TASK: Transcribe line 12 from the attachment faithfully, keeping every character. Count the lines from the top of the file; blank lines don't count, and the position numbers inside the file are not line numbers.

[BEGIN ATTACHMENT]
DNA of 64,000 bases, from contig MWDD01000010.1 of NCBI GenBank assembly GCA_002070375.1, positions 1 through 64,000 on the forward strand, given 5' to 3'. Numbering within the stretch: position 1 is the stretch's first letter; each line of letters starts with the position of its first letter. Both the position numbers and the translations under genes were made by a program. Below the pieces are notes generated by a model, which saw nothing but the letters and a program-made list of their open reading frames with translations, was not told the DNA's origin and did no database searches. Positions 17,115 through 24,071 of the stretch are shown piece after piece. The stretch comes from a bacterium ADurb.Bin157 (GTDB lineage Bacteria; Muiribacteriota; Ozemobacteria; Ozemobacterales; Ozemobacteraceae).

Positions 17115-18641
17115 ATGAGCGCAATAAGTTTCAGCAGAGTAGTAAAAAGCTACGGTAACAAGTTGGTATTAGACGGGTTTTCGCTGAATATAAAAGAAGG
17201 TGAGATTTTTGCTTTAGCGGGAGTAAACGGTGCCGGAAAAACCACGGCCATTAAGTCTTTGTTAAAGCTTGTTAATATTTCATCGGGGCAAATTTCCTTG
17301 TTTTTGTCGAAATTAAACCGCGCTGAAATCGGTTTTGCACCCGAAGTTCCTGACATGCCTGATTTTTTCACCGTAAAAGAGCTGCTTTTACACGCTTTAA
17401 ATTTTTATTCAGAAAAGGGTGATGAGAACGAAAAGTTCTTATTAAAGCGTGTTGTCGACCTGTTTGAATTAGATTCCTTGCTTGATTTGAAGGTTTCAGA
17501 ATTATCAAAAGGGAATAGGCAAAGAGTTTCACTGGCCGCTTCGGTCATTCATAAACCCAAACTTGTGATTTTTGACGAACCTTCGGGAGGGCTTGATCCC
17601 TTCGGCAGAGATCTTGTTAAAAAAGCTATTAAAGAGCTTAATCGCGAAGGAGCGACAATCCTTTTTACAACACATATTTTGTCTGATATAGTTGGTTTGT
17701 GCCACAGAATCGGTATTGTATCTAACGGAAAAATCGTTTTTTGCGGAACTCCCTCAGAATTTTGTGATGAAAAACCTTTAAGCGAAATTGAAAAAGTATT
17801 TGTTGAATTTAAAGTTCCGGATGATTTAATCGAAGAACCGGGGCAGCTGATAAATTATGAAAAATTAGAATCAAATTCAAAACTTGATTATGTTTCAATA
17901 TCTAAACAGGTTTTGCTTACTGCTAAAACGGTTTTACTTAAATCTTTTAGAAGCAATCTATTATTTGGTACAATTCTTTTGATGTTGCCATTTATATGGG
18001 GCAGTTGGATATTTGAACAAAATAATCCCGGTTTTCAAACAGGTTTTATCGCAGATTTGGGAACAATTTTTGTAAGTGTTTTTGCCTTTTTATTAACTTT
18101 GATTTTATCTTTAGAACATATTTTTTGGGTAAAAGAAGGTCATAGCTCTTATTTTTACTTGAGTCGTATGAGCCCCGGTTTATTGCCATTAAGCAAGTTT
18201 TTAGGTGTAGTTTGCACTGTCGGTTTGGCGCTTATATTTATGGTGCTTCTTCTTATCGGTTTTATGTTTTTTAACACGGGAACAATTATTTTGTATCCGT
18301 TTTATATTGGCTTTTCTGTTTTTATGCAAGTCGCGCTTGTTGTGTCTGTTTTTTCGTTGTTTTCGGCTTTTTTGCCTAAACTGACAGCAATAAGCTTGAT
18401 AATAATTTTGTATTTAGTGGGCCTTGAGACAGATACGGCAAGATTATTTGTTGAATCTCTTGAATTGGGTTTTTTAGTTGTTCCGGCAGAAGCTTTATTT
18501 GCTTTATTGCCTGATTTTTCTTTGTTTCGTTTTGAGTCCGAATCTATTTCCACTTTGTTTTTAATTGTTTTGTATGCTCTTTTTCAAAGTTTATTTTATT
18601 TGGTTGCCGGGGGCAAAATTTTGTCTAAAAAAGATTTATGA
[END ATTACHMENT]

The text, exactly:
18001 GCAGTTGGATATTTGAACAAAATAATCCCGGTTTTCAAACAGGTTTTATCGCAGATTTGGGAACAATTTTTGTAAGTGTTTTTGCCTTTTTATTAACTTT